Bacon and eggs cooked together in the same pan is a match made in breakfast heaven. Whether you like your eggs scrambled, sunny-side up, or over easy, here is how to cook them side-by-side and still get golden brown and crispy bacon and soft or runny yolk.
Cooking Bacon And Eggs In The Same Pan – Timing Matters
Generally, when cooking bacon and eggs in the same pan, the timing matters the most. You want to start with cooking the bacon first until it is nearly done. This is because bacon takes longer to cook than eggs, which take just a minute or two in a medium-hot pan.
Top Tip: avoid messed-up eggs with broken yolks and make the clean-up easy and cooking a breeze, use a durable non-stick pan.
- Begin by placing the bacon in the pan on low-medium heat and flip as needed until bacon rashers starting to have crispy edges. Depending on how crisp you like your bacon, it should be about 2-3 minutes on each side.
- Then move the bacon to the side of the pan and scrape the bottom of the pan with a spatula to remove any burtn bits. There’s no need to be super thorough; you basically just want to get all of the burnt pieces out of the way for your eggs to cook.
- From here, add the eggs in the open space you’ve created in the pan. The deliciously smoky and salty bacon grease will flavor your eggs and act as cooking oil or butter that traditionally would prevent the eggs from sticking to the pan.
Add some black pepper to your eggs if you like but go easy with the salt as bacon grease is probably salty enough to flavor the eggs.
So, if you timed it right, then both the eggs and bacon should be perfectly cooked at the same time and ready to serve.
How To Cook Bacon Without Splatter?
You might be tempted to use the lid to prevent splatter and greasy mess on the stovetop, but that makes bacon longer to cook and less crispy.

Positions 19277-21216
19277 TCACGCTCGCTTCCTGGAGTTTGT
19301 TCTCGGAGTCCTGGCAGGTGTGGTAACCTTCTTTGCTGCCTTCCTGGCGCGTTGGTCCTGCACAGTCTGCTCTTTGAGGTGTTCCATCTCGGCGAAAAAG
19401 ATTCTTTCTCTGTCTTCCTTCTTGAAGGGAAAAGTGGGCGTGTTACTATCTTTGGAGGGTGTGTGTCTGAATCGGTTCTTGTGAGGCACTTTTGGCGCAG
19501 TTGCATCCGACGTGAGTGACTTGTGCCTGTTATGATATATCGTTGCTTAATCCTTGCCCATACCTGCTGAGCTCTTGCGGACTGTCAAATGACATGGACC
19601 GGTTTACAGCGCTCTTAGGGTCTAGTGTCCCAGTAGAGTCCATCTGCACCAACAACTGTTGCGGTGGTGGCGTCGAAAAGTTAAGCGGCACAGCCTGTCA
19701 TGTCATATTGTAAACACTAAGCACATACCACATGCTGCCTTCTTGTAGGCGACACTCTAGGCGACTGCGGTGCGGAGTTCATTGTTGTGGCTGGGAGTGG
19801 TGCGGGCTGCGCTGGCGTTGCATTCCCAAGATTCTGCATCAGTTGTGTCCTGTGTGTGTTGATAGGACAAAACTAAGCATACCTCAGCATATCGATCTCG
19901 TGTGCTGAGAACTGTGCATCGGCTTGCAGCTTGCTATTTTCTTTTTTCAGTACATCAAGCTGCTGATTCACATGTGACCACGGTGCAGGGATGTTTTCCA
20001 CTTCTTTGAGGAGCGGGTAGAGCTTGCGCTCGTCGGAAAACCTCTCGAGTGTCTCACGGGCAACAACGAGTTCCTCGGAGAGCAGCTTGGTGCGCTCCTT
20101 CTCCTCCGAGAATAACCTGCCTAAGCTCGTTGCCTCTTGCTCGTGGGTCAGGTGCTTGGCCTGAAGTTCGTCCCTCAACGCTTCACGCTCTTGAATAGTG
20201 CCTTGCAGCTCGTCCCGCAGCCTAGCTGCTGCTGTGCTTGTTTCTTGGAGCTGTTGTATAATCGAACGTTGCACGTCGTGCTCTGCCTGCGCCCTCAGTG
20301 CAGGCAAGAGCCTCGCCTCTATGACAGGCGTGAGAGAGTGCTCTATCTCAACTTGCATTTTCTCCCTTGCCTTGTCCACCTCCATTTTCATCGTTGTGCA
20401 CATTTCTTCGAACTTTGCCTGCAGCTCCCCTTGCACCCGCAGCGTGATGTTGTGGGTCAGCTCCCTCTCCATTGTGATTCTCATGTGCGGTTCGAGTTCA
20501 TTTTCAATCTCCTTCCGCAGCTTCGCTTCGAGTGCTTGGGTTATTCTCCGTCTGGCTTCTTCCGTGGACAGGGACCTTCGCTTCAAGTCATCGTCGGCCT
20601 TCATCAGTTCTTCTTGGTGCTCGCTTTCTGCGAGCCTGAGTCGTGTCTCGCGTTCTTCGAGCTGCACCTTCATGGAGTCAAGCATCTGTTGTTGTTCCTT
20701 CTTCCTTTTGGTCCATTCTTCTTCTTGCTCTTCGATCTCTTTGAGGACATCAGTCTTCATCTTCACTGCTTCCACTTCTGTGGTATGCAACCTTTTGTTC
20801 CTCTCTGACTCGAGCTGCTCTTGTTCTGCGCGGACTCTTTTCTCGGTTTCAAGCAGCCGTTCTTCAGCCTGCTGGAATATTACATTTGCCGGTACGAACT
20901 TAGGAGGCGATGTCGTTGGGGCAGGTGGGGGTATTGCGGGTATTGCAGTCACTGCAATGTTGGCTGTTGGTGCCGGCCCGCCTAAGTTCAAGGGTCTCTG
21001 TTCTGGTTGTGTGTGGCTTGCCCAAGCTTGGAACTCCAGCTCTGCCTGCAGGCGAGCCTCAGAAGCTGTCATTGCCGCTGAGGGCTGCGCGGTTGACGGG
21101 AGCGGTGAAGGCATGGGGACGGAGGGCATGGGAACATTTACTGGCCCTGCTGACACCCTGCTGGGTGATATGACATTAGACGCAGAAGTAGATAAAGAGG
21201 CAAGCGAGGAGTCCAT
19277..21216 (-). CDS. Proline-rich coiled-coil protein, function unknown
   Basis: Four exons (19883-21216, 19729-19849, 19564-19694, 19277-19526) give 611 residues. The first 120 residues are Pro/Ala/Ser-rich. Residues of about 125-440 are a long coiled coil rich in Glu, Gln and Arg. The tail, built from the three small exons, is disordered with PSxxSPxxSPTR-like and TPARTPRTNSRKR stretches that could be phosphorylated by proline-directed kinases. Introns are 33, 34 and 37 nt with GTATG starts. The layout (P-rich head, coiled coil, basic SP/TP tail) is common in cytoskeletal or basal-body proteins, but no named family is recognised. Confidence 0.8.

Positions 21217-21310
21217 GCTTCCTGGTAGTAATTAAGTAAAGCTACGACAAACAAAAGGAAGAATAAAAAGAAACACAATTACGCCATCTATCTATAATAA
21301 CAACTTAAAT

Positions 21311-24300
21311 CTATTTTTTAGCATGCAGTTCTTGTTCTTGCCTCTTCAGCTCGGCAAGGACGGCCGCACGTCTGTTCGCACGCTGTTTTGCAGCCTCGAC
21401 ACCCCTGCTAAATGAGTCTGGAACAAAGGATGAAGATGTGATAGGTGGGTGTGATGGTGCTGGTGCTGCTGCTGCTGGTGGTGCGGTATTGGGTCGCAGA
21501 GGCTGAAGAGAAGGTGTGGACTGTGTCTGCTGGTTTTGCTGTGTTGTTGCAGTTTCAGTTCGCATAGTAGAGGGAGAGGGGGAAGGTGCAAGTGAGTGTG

To still get a perfectly succulent yet crispy result without the greasy mess, try the following method:
- On low heat, pour some water over the bacon slices in the skillet, so they are almost submerged, then turn the heat up to high.
- Once the water starts to boil, lower the heat down to medium.
- Cook the bacon till all the water has completely evaporated.
- Fry the rashers on both sides for even crispiness.
Now that we’ve gone over the basics, in the following few sections, I will cover some different methods or recipes you can prepare your eggs to give you more options on how to cook eggs and bacon in the same pan.
1. Sunny-Side Up Eggs
Cooking sunny side up is certainly a favorite of mine. Without flipping, the egg whites are cooked through, while the yolk remains a bit runny to add creaminess to the dish.
The main tip for cooking sunny-side-up eggs is to use a non-stick pan. Sunny-side up eggs can be delicate, and when they begin to stick to the bottom of the pan, it becomes even trickier to keep the yolk intact successfully.
If you don’t have a good non-stick pan, you can use a well-seasoned cast-iron skillet. When going with this option, try to use side or streaky bacon, which has more fat and provides you with more grease to prevent the eggs from sticking.
So, once the bacon is almost cooked and has reached the desired crispiness, move the rashers to one side of the pan and then carefully crack each egg into the hot grease.
If you’re concerned with the yolk breaking or the shell getting into the pan, you can crack the egg into a bowl or ramekin first and then transfer it to the pan.
Also, when cracking the egg, if you crack the shell on a countertop rather than the edge of a bowl, this will help prevent the shell from ending up in the egg.
The key to cooking sunny side eggs is to cook them at a low temperature (you’ll often hear chefs refer to this as “low and slow”).
If you cook them at too high of a temperature, you’ll have eggs, where the bottoms are burned before the top of the whites, are fully cooked through. Low heat is an important factor in getting an evenly cooked sunny-side-up egg.
While frying the eggs, also keep an eye on the bacon rashers at the other side of the pan and flip them over as needed.
If you did not time it right and feel that bacon is getting already too crispy while the eggs are still not quite ready yet, just remove the rashers from the pan.
Do I Need Oil To Cook Bacon?